Reported decision

Referencing reported decisions

Case nameYearVolumeReport seriesStart­ing page
Village Films Pty Ltd v iiNet Ltd (2012) 286 ALR 466
  • Party names are italicised
  • Where parties are individuals, given names and initials are omitted
  • Where a party is a business corporation or firm, abbreviations such as Co (company), Ltd (Limited), and Pty (proprietary) are used
  • Where the Crown is the first named party, Rex (the ‘King’) or Regina (the ‘Queen’) is abbreviated to ‘R’
  • Where the Crown is the respondent ‘The King’ or ‘The Queen’ is written in full
  • Law report series are abbreviated
  • The first page of the case should appear after the series details
  • A full stop is used at the end of a footnote
  • A full stop is not used in a bibliography.

Examples

Individual party names

Smith v Smith [1948] 2 ALR 475

Company party names

Village Films Pty Ltd v iiNet Ltd(2012) 286 ALR 466

The Crown as first party

R v Milat (2005) 157 A Crim R 565

The Crown as respondent

Smith v The Queen [2010] NSWCCA 325

Entry in footnote

Walton v Gardiner (1993) 112 ALR 289.

Entry in bibliography

Walton v Gardiner (1993) 112 ALR 289

Law report abbreviations

  • Legal abbreviations for Australian and international law reports, law journals, legal organisations, courts, etc. can be accessed via the Monash University website.
  • Legal abbreviations for English language legal publications, from the British Isles, the Commonwealth and the United States can be accessed via the Cardiff University database.

Further information

Referencing case law: ‘in text’ and pinpoint references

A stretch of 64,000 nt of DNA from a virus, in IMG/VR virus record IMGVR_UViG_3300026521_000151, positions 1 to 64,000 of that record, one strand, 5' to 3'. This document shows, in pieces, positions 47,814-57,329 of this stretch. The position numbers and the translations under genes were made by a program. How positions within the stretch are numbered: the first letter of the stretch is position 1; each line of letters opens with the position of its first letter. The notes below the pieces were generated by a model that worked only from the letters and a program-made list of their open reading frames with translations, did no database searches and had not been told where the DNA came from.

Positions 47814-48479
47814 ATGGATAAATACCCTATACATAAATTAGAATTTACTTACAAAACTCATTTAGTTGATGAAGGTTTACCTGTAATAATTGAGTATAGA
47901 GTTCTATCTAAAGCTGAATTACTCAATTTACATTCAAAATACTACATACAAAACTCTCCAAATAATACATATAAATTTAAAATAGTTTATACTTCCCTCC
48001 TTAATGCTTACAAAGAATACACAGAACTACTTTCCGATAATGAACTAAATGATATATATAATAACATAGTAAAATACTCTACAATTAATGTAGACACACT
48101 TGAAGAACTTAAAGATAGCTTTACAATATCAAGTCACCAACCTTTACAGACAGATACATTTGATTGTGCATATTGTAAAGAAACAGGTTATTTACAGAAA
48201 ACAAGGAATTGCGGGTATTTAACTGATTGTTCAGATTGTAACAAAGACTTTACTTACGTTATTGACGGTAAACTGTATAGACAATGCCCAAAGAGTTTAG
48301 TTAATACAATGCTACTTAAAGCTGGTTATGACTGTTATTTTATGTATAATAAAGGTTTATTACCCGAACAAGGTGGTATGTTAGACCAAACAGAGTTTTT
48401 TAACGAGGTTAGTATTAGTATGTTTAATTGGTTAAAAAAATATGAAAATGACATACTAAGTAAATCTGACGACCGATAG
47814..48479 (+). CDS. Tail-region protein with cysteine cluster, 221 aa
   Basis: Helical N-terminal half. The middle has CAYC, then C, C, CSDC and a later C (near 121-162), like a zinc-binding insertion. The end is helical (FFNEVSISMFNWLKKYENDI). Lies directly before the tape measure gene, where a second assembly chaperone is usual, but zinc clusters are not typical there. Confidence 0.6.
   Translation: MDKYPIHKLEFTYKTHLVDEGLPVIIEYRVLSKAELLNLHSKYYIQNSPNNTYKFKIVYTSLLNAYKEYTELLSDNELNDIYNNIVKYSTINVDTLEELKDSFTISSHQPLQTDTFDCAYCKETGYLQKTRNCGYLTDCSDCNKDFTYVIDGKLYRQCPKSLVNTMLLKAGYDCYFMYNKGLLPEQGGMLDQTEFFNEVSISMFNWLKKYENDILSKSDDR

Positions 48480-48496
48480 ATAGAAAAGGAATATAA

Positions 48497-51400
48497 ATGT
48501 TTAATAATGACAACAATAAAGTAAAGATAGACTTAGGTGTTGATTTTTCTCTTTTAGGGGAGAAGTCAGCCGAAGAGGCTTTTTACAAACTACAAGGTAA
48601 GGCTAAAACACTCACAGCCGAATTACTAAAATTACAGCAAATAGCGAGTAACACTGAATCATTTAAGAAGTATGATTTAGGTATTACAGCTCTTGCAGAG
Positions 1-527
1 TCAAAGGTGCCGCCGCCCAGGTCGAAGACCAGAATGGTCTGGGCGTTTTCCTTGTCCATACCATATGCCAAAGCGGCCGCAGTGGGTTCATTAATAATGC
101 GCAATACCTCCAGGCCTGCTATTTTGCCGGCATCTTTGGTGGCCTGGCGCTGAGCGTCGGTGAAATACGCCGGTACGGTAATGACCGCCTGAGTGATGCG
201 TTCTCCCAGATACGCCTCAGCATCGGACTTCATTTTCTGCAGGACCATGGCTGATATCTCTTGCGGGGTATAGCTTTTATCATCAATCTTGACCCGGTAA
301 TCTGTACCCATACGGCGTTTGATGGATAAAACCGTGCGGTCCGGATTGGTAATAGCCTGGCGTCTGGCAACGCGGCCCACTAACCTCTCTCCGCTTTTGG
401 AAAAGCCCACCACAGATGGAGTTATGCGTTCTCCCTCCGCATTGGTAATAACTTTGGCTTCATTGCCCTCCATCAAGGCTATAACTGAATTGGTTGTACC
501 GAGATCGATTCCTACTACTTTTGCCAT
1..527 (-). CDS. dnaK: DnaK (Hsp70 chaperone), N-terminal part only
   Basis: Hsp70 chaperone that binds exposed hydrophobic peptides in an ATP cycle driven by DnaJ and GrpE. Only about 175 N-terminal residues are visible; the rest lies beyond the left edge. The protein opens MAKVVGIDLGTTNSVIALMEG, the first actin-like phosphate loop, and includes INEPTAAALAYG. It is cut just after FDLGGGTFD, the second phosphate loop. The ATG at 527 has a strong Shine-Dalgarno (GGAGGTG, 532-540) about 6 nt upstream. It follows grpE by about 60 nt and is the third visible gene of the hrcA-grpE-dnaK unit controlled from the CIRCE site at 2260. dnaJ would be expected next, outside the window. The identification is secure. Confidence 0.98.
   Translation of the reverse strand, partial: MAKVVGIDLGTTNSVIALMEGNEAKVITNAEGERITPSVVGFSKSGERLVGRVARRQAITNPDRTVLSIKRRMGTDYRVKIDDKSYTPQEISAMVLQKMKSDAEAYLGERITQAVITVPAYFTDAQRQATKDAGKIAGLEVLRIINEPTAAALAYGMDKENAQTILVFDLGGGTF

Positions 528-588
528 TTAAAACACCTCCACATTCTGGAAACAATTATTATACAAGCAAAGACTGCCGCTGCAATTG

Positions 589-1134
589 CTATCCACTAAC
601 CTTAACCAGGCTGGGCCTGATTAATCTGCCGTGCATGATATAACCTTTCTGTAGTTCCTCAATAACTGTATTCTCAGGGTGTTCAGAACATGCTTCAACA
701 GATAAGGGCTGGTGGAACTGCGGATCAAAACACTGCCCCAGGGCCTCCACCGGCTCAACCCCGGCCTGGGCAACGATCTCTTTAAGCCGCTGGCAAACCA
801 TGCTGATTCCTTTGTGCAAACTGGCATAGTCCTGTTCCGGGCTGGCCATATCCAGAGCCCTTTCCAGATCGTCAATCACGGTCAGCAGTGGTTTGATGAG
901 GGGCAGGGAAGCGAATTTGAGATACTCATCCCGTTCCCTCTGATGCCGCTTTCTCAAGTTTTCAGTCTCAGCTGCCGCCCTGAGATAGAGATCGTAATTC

In text references

  • An ‘in text’ reference usually cites the case, text or reference in the body of an essay or report.
  • A footnote should immediately follow the portion of text which it is relevant to
  • It should also follow directly after any relevant punctuation (i.e. a full stop or comma)
  • A full stop should appear at the end of all footnotes citing case law.
In text reference example

“Recent developments in Australian law following the decision of the High Court in IceTV Pty Ltd v Network Nine Australia Pty Ltd (IceTV)1 illustrate a fundamental shift in the approach of courts regarding the importance and form of authorship.”

Pinpoint references

A pinpoint reference is a reference to a specific page, paragraph or other section of a decision

  • A pinpoint reference to a page should appear as a number – do not use ‘p’ or ‘pg’
  • A pinpoint reference to a paragraph should appear as a number in square brackets.
Example of pinpoint reference to a page

Universal Music Australia Pty Ltd and Others v Sharman License Holdings Ltd and Others (2005) 220 ALR 1, 3.

Example of a pinpoint reference to a paragraph

Roadshow Films Pty Ltd v iiNet Ltd, (2012) 286 ALR 466, 488 [95]